Also:       chitambe      chizambe      chimazambi      

Title: Other Musics from Zimbabwe--Handina mwana; Pineas Hungwe, chizambi and voice (field recording by Hugh Tracey--see Andrew Tracey entry in Bibliography). Label: SWP Records. Format: CD. Catalogue#: SWP 012. Track: 7.

Contextual Associations

The chizambi is stick-zither chordophone found amongst the Karanga and Ndau (both Shona peoples) in the Save River region of Zimbabwe. It is often played by shepherds for personal entertainment. The instrument is also associated with traditional healers (n’angas) in some areas. 


The string carrier is a flexed stick with a serrated surface along part of its length. The ends of the stick are connected with a length of plastic strapping material (fronds from the murara palm is the more traditional material used for the string), which is kept in tension by the bent stick. A stick rattle is used to indirectly excite the string into vibration. It is made by threading a stick through holes in dried mutamba fruit shells (three of them on this instrument) that contain small seeds. The end of this beater that is rubbed against the bow has lines carved into it to roughen its surface.

Player - Instrument Interface and Sound Production

A picture of the chizambi being played is found in Tracey (n.d.) and will be described here. The bow is held horizontally with the right end (from the player’s perspective) of the raffia string passing between the player’s lips and the left end of the bow resting in his left palm; the serrated side of the bow faces away from the performer. The player holds the stick rattle with his right hand, with the roughened end pointing upwards. By sliding the rough end of the rattle back and forth along the serrated side of the bow, the bow effectively becomes a rasp and the string vibrates in response to the energy produced by the bow. The player manipulates the raffia string in two ways: first, he can lightly touch the left end of the string with available fingers of his left hand to alter its vibrating length; and secondly he can manipulate his mouth cavity to selectively amplify harmonics of the vibrating string. In the provided audio example the player alternates between singing and bow playing, and is accompanied by a couple of men who supply a short vocal ostinato to the bow player’s instrumental and vocal parts. The rattle provides a rhythmic foundation to the whole.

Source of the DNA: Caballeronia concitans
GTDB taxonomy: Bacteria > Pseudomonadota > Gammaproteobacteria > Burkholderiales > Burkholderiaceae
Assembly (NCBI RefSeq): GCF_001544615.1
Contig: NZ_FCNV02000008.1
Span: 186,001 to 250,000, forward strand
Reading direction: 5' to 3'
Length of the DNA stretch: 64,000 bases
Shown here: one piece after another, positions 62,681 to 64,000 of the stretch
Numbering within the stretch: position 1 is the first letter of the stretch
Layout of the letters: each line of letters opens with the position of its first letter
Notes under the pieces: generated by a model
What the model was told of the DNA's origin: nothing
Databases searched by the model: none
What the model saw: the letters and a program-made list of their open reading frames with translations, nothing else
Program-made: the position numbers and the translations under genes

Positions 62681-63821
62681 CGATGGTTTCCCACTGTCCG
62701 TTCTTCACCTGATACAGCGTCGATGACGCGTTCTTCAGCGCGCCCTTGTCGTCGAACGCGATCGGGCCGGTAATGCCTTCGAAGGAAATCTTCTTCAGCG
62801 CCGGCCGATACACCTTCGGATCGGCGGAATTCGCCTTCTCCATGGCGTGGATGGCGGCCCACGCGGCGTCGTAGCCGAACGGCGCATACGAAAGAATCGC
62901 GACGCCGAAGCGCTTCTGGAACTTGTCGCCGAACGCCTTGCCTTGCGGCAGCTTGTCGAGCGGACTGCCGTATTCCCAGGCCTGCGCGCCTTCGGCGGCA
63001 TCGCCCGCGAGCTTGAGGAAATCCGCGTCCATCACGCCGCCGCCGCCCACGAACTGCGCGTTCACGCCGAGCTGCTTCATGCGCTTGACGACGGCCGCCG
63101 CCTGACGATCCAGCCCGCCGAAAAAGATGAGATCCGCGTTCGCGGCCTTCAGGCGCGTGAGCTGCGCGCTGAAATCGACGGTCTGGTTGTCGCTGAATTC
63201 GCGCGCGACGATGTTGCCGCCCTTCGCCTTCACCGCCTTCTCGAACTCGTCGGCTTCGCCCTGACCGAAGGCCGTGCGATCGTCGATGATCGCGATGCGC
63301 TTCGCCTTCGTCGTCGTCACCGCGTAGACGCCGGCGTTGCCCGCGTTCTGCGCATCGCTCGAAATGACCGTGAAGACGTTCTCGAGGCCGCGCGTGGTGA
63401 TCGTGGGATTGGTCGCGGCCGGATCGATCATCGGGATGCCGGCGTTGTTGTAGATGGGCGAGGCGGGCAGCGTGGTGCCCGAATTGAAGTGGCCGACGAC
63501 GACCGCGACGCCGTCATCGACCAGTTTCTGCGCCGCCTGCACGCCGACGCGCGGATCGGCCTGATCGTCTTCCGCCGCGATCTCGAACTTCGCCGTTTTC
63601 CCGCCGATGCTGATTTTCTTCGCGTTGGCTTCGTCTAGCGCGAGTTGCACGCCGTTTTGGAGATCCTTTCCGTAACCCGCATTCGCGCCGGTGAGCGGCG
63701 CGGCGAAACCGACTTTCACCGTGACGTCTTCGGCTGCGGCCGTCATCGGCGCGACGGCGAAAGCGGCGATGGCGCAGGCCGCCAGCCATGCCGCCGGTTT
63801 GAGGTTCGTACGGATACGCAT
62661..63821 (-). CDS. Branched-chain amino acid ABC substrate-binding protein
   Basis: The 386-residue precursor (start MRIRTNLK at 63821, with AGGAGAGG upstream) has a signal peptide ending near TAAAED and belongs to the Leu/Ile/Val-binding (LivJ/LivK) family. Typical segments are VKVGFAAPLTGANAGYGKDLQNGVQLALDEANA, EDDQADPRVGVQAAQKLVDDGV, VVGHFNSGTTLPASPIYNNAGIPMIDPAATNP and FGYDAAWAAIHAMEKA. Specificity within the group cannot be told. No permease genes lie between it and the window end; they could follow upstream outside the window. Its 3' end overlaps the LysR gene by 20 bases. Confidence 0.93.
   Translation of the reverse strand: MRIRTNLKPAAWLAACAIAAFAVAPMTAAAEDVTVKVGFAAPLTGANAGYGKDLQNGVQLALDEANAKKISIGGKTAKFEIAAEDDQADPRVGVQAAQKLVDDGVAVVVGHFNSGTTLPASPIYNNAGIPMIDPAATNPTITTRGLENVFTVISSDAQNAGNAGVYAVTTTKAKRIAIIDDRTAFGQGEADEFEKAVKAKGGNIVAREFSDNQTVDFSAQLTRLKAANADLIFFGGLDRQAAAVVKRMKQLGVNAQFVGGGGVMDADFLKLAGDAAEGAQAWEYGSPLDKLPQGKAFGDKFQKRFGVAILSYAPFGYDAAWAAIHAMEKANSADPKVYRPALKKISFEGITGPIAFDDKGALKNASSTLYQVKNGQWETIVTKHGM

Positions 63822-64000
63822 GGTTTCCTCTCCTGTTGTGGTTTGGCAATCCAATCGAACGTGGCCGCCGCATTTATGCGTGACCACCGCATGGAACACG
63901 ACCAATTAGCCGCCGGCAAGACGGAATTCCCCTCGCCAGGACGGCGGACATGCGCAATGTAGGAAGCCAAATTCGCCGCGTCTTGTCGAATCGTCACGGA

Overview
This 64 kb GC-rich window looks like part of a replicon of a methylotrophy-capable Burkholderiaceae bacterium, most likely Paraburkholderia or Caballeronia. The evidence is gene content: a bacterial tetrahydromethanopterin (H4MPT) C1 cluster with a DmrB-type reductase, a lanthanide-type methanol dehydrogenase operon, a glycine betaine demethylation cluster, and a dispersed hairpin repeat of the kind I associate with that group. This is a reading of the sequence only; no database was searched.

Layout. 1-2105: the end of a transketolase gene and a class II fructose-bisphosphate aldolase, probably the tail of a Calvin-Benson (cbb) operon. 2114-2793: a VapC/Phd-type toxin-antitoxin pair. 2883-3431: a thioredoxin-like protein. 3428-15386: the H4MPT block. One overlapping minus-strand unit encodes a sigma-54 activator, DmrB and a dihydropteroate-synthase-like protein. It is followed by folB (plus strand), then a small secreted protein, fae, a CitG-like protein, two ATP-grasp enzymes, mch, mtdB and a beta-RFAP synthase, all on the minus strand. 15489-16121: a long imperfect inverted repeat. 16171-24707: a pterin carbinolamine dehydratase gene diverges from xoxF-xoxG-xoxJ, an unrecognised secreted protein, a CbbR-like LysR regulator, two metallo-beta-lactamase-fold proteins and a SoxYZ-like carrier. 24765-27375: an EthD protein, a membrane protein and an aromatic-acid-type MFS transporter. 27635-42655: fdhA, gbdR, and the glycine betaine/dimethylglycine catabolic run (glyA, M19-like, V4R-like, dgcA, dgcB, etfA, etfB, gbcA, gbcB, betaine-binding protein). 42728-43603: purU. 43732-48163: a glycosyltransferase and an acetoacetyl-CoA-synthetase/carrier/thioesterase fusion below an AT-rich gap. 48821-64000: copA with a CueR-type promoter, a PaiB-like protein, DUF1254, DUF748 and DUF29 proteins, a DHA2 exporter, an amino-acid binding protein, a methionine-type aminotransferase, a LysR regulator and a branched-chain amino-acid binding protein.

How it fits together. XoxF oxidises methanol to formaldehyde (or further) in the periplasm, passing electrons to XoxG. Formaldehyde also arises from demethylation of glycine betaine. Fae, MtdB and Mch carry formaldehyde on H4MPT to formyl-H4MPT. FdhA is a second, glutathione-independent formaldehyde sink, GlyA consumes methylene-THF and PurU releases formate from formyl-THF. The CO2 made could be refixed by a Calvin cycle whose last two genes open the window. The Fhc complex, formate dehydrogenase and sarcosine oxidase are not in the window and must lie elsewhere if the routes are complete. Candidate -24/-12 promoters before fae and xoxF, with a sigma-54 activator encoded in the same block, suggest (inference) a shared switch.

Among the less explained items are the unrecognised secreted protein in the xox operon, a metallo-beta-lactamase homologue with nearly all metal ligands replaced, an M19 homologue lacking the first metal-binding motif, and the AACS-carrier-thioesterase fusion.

Mouth-resonated musical bows are widespread throughout sub-Saharan Africa and are believed to have been in use for a very long time. That said, little is known in precise historical terms about the origin and development of the chizambi.

Bibliographic Citations

Ellert. H. 1984. The Material Culture of Zimbabwe. Harare: Longman Zimbabwe.

Huwiler, Kurt. 1995. Musical Instruments of Africa. Harare: Mambo Press.

Jones, Claire 1992. Making Musical Musical Instruments of Zimbabwe Past and Present. Harare: Academic Books Zimbabwe.

Tracey, Andrew. 2000. Other Musics from Zimbabwe. CD and liner notes. SWP Records SWP 012.


Instrument Information


Continent: Africa

Region: East Africa

Nation: Zimbabwe

Formation: Ndau

Classification (Sachs-Von Hornbostel revised by MIMO)

311.121.11 chordophone--mono-heterochord musical bow (the bow has one heterochord string only): without resonator, without tuning noose

Design and Playing Features

Category: chordophone

String carrier design: zither - bow

Resonator design, chordophone: mouth on string

String courses: single

Vibrational length: string carrier to string carrier

String tension control: stretch and knot

Method of sounding: sympathetically (through string carrier)

Pitches per string course: multiple (by direct free stopping)


27 in. length of bow from tip to tip 13.5 in. length of stick rattle

Primary Materials

string - synthetic
shell - fruit

Entry Author

Toby Austin, Roger Vetter